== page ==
LBB> So do you see supporting roles appearing for CMOs?

Sharon> I think many brands still grapple with the siloed and historical organisational designs that they’ve inherited, where digital, data and tech are often treated as separate departments. Yet they are as much about the marketing of the business as they are about the running of the business.

Do I think brands have got this right yet? No. Most are facing this conundrum right now. It’s something that’s on our agenda at Oliver all the time, because what we do is build bespoke solutions for clients designed to remove those silos and bring creative, data, content, media, production and optimisation closer together. So I think if you’re looking for supporting roles, the role that Oliver plays is very much that – helping solve the CMO’s business problems as a partner, not just as an agent.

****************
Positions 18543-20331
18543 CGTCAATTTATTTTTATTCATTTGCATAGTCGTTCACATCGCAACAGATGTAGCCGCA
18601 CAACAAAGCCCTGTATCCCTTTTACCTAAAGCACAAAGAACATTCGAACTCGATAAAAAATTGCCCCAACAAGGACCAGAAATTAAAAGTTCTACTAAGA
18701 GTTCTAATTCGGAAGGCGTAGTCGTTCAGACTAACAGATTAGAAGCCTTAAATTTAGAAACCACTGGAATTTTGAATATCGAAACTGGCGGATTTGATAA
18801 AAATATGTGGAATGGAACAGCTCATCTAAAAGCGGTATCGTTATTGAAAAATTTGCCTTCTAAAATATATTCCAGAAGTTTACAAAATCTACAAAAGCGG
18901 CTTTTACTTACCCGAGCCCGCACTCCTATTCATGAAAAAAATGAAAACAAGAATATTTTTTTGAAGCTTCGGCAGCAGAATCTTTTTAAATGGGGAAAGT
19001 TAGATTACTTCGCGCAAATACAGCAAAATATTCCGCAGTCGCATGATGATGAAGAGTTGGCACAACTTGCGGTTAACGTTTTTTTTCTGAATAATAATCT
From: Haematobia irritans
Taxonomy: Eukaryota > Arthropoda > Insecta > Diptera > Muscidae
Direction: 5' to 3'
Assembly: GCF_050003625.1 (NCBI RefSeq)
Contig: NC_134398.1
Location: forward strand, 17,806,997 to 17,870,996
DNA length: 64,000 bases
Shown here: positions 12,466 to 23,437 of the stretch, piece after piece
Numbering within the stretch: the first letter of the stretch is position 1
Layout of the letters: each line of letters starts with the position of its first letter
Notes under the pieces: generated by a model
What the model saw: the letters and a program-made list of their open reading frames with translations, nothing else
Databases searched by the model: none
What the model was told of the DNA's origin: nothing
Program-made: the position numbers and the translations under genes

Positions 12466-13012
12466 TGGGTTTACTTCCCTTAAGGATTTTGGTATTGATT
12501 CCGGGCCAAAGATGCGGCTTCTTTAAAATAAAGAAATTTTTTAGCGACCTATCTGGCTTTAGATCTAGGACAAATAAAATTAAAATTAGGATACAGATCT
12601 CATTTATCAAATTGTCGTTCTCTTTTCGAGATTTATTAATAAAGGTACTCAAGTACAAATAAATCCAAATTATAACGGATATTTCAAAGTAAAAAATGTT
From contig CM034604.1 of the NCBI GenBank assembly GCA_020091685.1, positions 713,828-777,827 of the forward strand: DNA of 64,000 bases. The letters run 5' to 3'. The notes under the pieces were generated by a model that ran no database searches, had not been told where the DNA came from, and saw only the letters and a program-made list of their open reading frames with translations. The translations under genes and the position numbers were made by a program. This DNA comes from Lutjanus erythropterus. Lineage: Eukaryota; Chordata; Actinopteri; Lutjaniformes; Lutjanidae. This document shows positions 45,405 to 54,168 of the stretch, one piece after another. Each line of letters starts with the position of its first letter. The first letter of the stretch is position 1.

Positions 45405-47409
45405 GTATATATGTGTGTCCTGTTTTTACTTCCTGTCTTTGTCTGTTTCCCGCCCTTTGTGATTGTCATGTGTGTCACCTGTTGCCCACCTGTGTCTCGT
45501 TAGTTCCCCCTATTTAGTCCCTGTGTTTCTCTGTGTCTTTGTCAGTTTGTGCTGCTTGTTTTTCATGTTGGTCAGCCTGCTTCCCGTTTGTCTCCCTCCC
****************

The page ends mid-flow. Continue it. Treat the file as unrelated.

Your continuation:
LBB> What percentage of brands do you think are working in-house at the moment?

Sharon> I’d say 70% or more have in-housed at least some of their marketing or advertising; whether they’ve done it themselves or it’s some kind of hybrid model, or whether it’s a model like Oliver’s where we build bespoke solutions inside a brand’s world. If you put all of them together, I’d say around three quarters of brands today have started to take back control using in-housing.

LBB> For a big international client, what do you see as the best approach? Do you think they should have centres of excellence or is a one to all approach best?